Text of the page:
After this point, there is a time jump several weeks and the show returns to being much more the Game of Thrones that we knew before the unfathomably high stakes of the last few episodes. The remainder of the episode seeks to provide closure for our remaining characters and set them off on their lives ahead. This is mostly well executed simply in the fact that it lets us spend some more time with our friends in not-so-dire circumstances and see where their story ends. While this was a finale oddly missing deeply affecting emotion, it succeeded by being very satisfying and leaving us in a place where we can feel good about where things are left both in Westeros and with the characters we have a connection with. Bran is voted the new King of Westeros, Sansa resides over the North, and Arya sets off on a journey all her own. It is a fitting end for the Stark children and one that sits well as we exit this world. Jon is exiled back to Castle Black in what felt like an inevitable end for his character, and Bran chooses Tyrion to be his Hand of the King. This yielded my favorite scene of the episode, in which Tyrion resides over a new small council including Brienne, Bronn, Davos, and Sam. The final image we see is Jon riding off into the wilderness North of the wall before cutting to black. It is both a fitting end to the series and a logical end to the arc of his character.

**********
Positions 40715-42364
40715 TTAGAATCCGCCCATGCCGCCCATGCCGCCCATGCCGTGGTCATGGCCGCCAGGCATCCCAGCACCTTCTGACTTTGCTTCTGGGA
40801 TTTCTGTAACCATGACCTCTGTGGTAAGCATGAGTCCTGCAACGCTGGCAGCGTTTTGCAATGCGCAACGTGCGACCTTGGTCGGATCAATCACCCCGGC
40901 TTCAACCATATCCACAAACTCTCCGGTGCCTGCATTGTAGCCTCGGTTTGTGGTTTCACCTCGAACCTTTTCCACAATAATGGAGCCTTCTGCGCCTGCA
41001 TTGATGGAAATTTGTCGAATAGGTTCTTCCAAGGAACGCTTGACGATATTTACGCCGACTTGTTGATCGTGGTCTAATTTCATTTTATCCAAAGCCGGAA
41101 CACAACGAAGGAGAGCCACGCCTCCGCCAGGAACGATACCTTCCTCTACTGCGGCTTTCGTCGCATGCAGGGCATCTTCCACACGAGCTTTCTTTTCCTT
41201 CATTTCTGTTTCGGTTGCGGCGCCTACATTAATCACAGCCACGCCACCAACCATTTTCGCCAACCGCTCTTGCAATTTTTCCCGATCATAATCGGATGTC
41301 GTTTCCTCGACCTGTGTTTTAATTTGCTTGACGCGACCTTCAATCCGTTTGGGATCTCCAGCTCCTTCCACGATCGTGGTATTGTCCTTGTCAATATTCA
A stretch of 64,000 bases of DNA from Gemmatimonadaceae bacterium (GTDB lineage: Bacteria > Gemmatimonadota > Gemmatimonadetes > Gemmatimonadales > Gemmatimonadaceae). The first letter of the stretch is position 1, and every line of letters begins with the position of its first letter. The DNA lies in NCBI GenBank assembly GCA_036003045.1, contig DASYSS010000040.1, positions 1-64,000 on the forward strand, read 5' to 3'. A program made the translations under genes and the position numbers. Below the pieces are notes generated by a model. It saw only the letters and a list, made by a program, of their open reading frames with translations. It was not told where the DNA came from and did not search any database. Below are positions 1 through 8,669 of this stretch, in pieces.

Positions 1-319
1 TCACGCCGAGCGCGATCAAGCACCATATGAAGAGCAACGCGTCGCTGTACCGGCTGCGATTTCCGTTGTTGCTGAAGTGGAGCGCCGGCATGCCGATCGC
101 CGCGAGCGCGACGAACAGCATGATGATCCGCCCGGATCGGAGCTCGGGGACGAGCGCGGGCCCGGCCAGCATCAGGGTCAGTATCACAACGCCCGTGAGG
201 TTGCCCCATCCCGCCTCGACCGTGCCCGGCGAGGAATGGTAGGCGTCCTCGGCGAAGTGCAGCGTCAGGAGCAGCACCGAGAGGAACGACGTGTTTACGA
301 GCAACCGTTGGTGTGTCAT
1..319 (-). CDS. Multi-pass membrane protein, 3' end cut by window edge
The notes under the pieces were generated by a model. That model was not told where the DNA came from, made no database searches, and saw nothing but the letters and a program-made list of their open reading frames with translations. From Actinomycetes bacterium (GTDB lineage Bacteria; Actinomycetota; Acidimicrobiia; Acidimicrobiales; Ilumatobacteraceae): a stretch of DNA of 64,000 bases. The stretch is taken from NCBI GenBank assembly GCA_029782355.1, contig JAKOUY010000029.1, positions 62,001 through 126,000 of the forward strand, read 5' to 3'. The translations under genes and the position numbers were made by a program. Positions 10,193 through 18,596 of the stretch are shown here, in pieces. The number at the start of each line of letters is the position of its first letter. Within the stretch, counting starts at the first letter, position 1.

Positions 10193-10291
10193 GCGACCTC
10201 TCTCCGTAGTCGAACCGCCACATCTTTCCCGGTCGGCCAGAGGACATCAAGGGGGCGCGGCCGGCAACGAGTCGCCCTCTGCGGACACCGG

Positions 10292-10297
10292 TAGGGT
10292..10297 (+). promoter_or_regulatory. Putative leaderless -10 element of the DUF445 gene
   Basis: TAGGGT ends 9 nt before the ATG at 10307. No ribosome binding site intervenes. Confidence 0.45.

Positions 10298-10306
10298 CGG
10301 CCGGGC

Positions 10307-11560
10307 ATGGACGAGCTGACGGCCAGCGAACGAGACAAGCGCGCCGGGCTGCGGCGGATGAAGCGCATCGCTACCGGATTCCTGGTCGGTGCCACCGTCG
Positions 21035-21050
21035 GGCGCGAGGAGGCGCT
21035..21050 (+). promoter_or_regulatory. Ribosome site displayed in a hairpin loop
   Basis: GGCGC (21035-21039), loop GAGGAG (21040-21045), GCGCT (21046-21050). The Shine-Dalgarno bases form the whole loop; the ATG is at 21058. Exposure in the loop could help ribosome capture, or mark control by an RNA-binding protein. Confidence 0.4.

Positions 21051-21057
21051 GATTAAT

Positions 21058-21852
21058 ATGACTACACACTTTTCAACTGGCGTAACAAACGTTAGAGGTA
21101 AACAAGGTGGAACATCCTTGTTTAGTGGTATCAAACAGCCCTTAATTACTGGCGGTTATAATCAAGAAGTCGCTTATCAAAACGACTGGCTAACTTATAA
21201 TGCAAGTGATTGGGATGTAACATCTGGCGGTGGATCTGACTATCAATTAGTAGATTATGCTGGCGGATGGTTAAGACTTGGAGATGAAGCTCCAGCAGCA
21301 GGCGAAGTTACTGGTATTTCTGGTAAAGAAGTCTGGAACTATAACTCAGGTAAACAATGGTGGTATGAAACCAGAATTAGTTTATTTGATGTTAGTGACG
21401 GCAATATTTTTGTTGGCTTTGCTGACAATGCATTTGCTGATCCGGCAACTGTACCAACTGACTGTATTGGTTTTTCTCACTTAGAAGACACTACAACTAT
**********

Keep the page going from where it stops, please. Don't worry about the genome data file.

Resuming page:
Arriving at the end of a story unparalleled in its scope and ambitions was never going to be easy. The way this show has been talked about has been unlike anything that ever came before it. It is unclear how the impact of this series will affect the television medium going forward. Will we see television companies make desperate attempts at scoring the “next Game of Thrones?” There will not be another Game of Thrones. Sure, there is a prequel series on the way and you can bet there will be further expansions made upon the story of Westeros in the years to come. However, capturing the focus of countless millions was a snowball effect achieved over years before the now sporadic streaming landscape that dictates viewing habits. Imagining a scenario in which a single show not yet conceived could overtake the culture in such an overwhelming way seems impossible. Game of Thrones has grown to mean something to so many people. It was imperfect, and that was part of its charm. It lent itself to online scrutiny, to never-ending memes, to water cooler debates at the office, and to a collective viewing experience that is likely to be all but forgotten. Only time will tell how the show is remembered and talked about years from now. No matter what the afterlife may hold for this groundbreaking series, one thing will always remain true: everyone was watching.